But before you start touting Jeremy as validation of the "Tiger Mother" theory of parenting that even author Amy Chua now admits was largely bogus or writing in the Washington Post that Jeremy embodies a "stereotype that should be celebrated,", please know that it's not a compliment to insinuate that that Asian Americans exhibit a dedication to education that you presume is lacking in other ethnic groups you wrongly believe are just skating by through affirmative action. And before you go overboard with the notion that Jeremy is a role model for "STEM-education," you need to at least watch the "How to get into Harvard" video (with YouTube comedy star Ryan Higa) you've cited as evidence .

(Note: This post originally failed to properly identify and link to the Washington Post piece that cited the "How to Get into Harvard" video and incorrectly stated that the link had been removed from a different article. It has been amended with the correct link added. Since I'm critiquing the errors of others, I take full responsibility for my own mistake.)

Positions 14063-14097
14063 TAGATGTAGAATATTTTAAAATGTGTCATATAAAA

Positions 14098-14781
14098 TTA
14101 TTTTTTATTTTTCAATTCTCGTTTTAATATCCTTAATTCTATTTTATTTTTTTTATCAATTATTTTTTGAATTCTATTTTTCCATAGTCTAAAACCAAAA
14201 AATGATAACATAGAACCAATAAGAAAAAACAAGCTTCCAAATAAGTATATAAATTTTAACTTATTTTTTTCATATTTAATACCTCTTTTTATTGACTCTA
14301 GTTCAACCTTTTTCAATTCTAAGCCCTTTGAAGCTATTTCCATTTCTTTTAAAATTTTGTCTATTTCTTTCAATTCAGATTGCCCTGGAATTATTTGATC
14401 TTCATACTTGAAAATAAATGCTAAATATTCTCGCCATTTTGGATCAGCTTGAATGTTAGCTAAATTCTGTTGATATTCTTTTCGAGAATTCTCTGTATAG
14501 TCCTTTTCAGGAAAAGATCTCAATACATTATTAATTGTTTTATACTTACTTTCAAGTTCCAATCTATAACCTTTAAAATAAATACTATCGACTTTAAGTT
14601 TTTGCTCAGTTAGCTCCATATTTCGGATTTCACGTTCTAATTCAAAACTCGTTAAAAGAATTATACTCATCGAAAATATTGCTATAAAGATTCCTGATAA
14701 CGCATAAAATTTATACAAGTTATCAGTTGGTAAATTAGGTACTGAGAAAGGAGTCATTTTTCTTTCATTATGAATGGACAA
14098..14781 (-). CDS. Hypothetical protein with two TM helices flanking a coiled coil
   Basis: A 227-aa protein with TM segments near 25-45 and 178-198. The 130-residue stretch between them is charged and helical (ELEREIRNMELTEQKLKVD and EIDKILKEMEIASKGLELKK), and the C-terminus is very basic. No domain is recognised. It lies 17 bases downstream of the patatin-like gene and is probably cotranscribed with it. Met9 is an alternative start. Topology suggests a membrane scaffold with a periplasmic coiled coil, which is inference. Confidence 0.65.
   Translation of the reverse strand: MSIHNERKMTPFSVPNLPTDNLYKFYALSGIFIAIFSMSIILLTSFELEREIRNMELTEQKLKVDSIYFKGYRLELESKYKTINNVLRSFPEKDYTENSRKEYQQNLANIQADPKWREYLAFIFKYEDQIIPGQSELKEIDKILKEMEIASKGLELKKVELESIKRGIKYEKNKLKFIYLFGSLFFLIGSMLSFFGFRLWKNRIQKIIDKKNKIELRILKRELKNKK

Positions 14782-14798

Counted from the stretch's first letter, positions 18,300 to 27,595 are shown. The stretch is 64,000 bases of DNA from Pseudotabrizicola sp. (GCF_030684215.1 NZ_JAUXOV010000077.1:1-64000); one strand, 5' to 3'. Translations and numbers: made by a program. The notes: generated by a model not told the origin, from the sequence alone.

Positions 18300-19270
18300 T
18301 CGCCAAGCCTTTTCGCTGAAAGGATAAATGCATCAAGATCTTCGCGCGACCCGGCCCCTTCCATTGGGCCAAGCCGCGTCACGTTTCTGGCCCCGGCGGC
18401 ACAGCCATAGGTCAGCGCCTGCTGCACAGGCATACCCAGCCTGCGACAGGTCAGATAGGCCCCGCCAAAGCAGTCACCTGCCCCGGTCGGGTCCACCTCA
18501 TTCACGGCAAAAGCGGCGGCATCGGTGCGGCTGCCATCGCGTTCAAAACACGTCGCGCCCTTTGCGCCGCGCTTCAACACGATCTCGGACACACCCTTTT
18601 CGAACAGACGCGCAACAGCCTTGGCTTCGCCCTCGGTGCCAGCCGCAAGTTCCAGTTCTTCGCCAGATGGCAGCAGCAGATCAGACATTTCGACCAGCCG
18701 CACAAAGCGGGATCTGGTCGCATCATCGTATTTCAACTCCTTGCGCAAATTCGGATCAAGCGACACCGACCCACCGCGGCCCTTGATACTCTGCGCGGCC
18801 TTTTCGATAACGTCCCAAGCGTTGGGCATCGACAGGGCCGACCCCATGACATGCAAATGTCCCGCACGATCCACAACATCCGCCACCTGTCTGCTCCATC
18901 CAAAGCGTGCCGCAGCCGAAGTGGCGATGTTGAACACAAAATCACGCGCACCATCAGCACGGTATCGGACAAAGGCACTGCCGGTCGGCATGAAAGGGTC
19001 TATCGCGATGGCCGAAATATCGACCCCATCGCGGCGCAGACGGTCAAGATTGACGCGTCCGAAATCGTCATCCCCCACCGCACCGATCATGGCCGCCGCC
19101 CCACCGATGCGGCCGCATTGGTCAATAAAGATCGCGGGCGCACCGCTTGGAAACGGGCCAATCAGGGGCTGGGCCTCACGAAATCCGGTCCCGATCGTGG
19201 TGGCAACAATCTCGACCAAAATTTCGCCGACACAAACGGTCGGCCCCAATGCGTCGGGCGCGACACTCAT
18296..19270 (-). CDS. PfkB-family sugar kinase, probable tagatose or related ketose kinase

Watch Jeremy wearing "bigger glasses" to get smarter, playing Fruit Ninja to improve his dexterity, and knocking over another student to get a library book. If you still don't understand satire, then watch Jeremy get bonked on the head because he's reading math flashcards while he practices jumpers.

A side benefit is that you'll see that Asian Americans aren't so inscrutable at all. We've got a sense of irony that has helped us stay sane amid the many forms of racism we've endured from the Congressional ban on immigration from Asia to the mass internment of Japanese Americans.

But we've never had a chance to revel in the glory of an Asian American rising above all the slights and stereotypes he and the rest of us have faced to become a true superstar -- one that we can embrace with total sincerity alongside millions of Americans of every race, color, and creed doing likewise.

That's why we need this America. And in an era in which we are all anxious about economic and social crises but looking to discover the true value of diversity and global interconnectedness, you need this just as much as we do.

Thank you in advance.

This post was updated from a previous version.